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St. George Church, carved from solid rock in the shape of a cross, Lalibela, Ethiopia

What to do in Ethiopia

Attend a coffee ceremony

Attend a coffee ceremony Bunna or coffee is an integral part of the Ethiopian culture.

Ethiopia is believed to be the very first producer of coffee which is why it has been a part of the country’s culture since early history.
All around the country, you will witness the performance of traditional Ethiopian coffee ceremonies. These simple rituals compare to other extravagant cultural performances as it encapsulates a genuinely Ethiopian practice of preparing and taking coffee.

An Ethiopian coffee ceremony creatively demonstrates the preparation of the much revered drink. A spectator’s senses and imagination would surely be tickled as a native woman performs a dance-like process of coffee making, from washing of the grains to roasting to grinding and to boiling.

Ultimately, the ritual would climax at the drinking part, where the fresh Ethiopian coffee served in cini or Chinese cuplets engages the senses with its soothing texture and stimulating aroma.

Ethiopian coffee ceremonies are an activity to be sought after for coffee lovers and non-drinkers alike. Despite their simplicity and lack of grandeur, these ceremonies present a significant and enduring practice in Ethiopian culture.

Go fishing and see other animals

Go fishing and see other animals When seeking for a good place to start or learn fishing, Ethiopia is simply the perfect destination. With generous amount of natural aquatic resources, Ethiopia has the best equipment for fishing in the entire African continent.

Ethiopian lakes and rivers are teeming with fishes numbering up to 200 species. Some of these include the Nile perch, rainbow trout, tigerfish, and catfish.

Lake Tana, the largest Ethiopian lake, is famous for being the top choice of fishing neophytes for fish-hunting expeditions. The beautiful shoreline and sparkling clear water make for a remarkably stress-free and enjoyable fishing experience.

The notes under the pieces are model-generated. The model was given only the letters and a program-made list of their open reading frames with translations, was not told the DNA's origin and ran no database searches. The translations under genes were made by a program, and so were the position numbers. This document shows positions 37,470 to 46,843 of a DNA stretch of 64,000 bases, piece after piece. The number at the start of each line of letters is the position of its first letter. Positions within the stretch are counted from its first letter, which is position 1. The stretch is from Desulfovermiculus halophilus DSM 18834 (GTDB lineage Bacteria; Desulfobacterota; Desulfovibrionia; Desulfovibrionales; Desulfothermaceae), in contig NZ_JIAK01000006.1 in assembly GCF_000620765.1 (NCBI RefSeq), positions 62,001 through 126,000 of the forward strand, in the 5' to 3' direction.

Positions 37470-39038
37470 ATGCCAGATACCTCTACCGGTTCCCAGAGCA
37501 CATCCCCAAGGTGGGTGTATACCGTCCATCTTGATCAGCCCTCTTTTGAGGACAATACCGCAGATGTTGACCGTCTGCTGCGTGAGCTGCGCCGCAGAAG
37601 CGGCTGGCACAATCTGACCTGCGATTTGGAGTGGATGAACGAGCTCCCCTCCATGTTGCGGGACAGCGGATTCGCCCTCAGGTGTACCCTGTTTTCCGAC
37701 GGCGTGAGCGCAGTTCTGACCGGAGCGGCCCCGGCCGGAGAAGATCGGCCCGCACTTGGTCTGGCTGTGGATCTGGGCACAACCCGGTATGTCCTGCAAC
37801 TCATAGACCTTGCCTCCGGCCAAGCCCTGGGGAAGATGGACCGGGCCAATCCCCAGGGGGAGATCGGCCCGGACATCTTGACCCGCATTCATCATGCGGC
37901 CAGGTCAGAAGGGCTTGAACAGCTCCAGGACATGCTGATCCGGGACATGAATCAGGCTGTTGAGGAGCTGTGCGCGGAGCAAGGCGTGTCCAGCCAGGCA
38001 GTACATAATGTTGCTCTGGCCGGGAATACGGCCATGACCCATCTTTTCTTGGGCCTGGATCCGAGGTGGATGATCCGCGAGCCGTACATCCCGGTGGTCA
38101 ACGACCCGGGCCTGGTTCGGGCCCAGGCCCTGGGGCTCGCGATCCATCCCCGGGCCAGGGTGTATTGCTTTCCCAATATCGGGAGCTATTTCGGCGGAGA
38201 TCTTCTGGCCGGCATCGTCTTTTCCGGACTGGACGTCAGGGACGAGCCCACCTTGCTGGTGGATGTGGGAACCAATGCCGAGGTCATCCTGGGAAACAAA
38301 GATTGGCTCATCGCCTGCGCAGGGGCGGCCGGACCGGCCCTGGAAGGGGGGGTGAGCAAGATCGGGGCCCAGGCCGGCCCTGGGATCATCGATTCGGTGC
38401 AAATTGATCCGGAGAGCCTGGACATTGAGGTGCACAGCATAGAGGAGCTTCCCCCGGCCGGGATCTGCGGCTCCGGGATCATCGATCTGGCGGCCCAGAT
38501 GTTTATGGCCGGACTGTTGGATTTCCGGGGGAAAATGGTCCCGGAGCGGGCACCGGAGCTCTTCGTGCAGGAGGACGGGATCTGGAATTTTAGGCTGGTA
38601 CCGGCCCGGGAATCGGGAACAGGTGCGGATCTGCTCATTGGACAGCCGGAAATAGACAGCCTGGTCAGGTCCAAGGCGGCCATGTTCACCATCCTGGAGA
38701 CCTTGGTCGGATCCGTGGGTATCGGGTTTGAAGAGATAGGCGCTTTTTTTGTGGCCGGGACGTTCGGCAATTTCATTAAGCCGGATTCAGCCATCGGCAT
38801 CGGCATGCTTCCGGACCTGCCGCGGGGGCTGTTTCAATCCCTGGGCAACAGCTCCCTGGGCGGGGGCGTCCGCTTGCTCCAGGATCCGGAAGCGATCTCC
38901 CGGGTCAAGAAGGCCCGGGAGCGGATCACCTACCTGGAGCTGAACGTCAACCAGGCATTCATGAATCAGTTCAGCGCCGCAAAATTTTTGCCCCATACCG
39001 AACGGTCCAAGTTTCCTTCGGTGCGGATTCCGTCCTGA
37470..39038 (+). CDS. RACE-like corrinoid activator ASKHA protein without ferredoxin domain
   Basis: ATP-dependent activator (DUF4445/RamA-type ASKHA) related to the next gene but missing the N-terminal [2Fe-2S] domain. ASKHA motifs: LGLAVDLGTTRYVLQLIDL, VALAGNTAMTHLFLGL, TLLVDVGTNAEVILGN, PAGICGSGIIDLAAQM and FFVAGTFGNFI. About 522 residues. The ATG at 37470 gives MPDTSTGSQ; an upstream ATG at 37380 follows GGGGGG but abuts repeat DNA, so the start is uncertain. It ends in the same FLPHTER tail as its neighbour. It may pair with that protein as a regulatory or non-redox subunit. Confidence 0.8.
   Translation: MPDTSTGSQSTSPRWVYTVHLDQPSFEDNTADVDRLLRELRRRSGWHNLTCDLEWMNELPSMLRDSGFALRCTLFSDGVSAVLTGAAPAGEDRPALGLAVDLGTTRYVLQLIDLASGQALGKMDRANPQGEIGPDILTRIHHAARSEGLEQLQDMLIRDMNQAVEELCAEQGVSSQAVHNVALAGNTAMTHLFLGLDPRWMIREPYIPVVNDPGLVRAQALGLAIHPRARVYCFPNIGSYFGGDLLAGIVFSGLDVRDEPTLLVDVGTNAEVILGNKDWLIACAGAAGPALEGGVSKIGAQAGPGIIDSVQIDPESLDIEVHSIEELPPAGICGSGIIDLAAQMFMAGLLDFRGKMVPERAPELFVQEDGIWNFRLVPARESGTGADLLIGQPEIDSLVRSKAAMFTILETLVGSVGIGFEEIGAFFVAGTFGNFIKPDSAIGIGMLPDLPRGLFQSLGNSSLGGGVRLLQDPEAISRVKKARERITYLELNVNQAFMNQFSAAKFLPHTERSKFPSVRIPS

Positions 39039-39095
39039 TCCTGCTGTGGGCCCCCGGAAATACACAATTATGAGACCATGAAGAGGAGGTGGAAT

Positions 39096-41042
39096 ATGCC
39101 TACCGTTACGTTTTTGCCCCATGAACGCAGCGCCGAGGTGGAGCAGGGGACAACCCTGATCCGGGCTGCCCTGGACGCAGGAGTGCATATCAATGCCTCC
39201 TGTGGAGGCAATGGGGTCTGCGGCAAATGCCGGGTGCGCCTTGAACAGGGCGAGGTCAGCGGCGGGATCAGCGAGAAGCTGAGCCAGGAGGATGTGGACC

Other good fishing venues include Ziway, Langano, Chamo and Abaya. Fishing destinations in Ethiopia also often feature other animals such as gigantic crocodiles, hippopotamuses, and flamingos, as well as exotic trees and fruits.

Hunt for great finds

Traditional Ethiopian handmade Habesha baskets sold in Axum, Ethiopia. Ethiopian handcrafts have been mirroring the country’s rich culture since the 19th century. The natives’ traditions and ways of life are reflected in their unique products which have witnessed the evolution of Ethiopian culture groups through the course of time.

Genuine handcrafted products would greatly make for souvenirs and memorabilia, not only of the country but also of its distinct rural traditions and customs.

Handmade products such as furniture, pottery, accessories, rugs and other household ornamentations are available at local stores all over Ethiopia.

When looking for good keepsakes, consider acquiring colorful African baskets which are made and widely used in Ethiopian rural areas. These baskets are created through the artistic coil technique wherein dries grass are bound by thread in a spiral to form a dish shape.

Ethiopian baskets come in different styles for a variety of purposes such as storing grain, selling products, and serving food.

Ethiopian handcrafts are abundantly produced yet very much affordable. This makes for a great deal if you plan to bring home something with social and cultural significance from Ethiopia.

Savor Ethiopian ethnic music

Savor Ethiopian ethnic music A unique feature of Ethiopian culture is its music, a colorful mesh of various elements as every cultural group in the country has its own unique and distinct style.

Ethiopian ethnic music is a mixture of influences from foreign areas, religious systems and other commanding factors.
Some forms are greatly shaped by traditional music from neighboring nations in the Horn of Africa. Some are incorporated with Christian influences.

Moreover, religious music developed in some parts of the country such as the Muslim music termed as manzuma which emerged in the region of Wollo.

Listening to Ethiopian ethnic music is an insightful and significant journey in itself as it uncovers unity among Ethiopian people despite their diversity.

Go religious-site hopping

St. George Church, carved from solid rock in the shape of a cross, Lalibela, Ethiopia

As one of the oldest Christian countries in the world, Ethiopia is teeming with long-established sacred sites and places of worship. These religious sites are definitely worth paying a visit to better understand the vital religious aspect of Ethiopia’s vibrant culture and history.

Christian churches and temples are numerous in the country and are thoroughly distributed throughout the predominantly Christian nation.

Some sites worthwhile visiting for their religious significance and architectural grandeur are St. George Church in Addis Ababa, Debre Birhan Selassie Church in Gondar, and the Debre Damo Monastery, Church of our Lady Mary of Zion of Aksum and Yeha’s Temple of the Moon, all in Tigray.

Apart from Christian sites, Ethiopia also boasts of marvelous Muslim mosques. These include the Ahmad Negash Mosque in Tigray, the Jama’a Mosque in Tigray, and the Dirrie Shiek Hussein and the Grand Huwar Mosque, both in Addis Ababa.